I like to think of History and Archaeology as sharing a common goal, just using different methods. And as with all the best research, the most appropriate method to use depends on the question we are asking. And most of the time, multiple methods are better than one! Both History and Archaeology have their problems when it comes to interpretation. Both records are fragmented, biased, only revealing certain aspects of the people under study. Both require a level of interpretation.Whether the expense justifies the outcomes is a matter for the funders to decide, and is just one of the factors to be considered when designing a research project.

Radzyn Castle (Photo by Alex Brown,Ecology of Crusading project)

Friday, 6 March 2015


Rolling hills and jagged peaks, bubbling brooks and flowing creeks,

Vast swathes of trees turn green to gold, with hues that shift in ebbs and flows,

Ten thousand bricks in reds and browns, transforming clays from cliffs to towns;

And here between the sea and land, the speckled straw expanse of sand,

Gleaming towers, slate grey tiles and tarmac trails extend for miles,

Twinkling stars and harbour lights, to sodium glare transforming nights,

Shades and dancing shadows bright, creating shifting city sights;

And there beyond the winding road, stand stones with tales from long ago,

What tales perhaps we’ll never know, symbolic meanings come and go,

In landscape then and now align, a layered view of place and time.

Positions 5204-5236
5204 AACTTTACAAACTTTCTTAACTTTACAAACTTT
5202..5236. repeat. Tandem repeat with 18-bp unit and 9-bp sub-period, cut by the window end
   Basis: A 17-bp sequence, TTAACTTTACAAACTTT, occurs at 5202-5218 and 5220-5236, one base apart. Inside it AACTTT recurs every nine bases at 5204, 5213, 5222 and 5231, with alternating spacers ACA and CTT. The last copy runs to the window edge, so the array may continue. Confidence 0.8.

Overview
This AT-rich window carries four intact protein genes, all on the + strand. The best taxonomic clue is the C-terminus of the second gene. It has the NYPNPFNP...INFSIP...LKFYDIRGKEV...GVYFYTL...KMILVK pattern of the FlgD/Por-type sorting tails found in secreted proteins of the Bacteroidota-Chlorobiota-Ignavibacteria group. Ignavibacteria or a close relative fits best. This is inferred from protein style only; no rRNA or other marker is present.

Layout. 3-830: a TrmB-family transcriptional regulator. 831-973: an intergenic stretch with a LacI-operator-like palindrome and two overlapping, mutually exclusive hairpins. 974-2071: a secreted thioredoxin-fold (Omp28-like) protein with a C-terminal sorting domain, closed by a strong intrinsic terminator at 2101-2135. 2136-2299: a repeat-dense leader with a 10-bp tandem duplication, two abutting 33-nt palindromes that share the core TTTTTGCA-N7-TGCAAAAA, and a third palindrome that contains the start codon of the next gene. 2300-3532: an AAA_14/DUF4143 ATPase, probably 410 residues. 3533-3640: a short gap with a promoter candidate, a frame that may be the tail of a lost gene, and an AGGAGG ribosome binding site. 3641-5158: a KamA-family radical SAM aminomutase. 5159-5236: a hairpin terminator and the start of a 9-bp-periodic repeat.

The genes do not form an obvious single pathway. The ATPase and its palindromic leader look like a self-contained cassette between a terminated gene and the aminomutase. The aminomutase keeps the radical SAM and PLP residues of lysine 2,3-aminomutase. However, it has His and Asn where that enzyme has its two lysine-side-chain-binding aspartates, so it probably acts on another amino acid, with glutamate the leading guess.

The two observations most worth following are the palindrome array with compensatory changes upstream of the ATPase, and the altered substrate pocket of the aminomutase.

Sunday, 1 March 2015

Science, Art and the Construction of Reality in Archaeology

I found out this weekend that my application to take part in an exciting art/science collaborative project was successful! It was only by chance that I found out about the project, through some random browsing around Twitter. Joining Twitter was one of the best things I ever did, so many opportunities and connections to be made that I would never get the chance to see otherwise. The project I am joining is ASCUS/TNS Engage project. ASCUS is a non-profit organisation that supports collaboration between arts and sciences, and builds connections between different organisations, institutions, individuals and the public. TNS is The Number Shop, an art studio and gallery. Artists from the studio will be developing new work based on dialogues with scientists, as part of the Edinburgh International Science Festival. Some of the work will actually be produced during Open Studios during the festival, so that the public can come and experience the work being produced. The idea is to bring the public into the process of art creation, whilst also making the underlying science accessible.